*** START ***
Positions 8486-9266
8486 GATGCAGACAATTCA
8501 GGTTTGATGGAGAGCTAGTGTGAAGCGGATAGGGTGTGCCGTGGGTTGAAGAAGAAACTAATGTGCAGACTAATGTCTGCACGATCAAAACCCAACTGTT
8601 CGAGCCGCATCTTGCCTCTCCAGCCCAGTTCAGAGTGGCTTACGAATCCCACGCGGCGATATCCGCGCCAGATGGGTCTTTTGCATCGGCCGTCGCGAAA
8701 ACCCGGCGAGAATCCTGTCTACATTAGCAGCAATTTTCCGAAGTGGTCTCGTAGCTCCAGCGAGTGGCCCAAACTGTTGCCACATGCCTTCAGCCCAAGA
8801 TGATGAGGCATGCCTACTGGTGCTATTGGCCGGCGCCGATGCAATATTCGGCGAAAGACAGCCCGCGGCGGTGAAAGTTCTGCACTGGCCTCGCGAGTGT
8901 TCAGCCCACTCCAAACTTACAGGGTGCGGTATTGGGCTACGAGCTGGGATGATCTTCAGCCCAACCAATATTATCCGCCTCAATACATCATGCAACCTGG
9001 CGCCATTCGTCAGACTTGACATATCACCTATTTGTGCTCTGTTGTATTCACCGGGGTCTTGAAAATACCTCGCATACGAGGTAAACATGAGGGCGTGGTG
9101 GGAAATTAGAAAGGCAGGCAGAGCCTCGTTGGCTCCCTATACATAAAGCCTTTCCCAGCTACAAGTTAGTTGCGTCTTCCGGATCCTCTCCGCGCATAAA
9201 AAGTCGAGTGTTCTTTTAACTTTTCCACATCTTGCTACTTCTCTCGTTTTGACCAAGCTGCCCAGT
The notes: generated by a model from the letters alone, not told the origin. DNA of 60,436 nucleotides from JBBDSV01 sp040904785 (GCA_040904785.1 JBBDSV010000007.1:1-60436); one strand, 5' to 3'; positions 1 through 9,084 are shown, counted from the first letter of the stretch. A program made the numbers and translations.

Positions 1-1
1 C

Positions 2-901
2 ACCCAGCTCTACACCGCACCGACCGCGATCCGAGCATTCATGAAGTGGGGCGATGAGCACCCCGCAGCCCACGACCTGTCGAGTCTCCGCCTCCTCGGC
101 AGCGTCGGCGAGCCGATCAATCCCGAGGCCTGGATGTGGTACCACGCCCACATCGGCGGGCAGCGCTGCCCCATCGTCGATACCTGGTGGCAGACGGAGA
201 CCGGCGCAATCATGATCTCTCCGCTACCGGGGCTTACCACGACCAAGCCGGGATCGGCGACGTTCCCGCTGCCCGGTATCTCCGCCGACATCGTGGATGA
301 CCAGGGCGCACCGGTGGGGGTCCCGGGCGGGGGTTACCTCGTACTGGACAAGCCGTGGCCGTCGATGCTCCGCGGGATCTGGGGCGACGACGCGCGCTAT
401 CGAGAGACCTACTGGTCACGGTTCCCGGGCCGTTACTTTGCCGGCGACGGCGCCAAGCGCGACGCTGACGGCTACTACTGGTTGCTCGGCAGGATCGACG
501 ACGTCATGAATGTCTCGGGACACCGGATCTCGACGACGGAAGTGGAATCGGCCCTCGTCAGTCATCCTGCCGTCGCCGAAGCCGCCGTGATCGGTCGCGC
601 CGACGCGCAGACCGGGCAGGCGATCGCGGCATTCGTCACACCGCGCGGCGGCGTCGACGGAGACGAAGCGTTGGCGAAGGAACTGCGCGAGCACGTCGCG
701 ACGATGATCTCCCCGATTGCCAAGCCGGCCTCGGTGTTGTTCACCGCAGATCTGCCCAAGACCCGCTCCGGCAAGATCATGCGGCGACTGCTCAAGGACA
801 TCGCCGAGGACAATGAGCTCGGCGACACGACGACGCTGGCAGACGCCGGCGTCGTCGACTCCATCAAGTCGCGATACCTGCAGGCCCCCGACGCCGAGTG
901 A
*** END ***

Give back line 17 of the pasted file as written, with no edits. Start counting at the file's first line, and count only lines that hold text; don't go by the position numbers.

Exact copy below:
201 CCGGCGCAATCATGATCTCTCCGCTACCGGGGCTTACCACGACCAAGCCGGGATCGGCGACGTTCCCGCTGCCCGGTATCTCCGCCGACATCGTGGATGA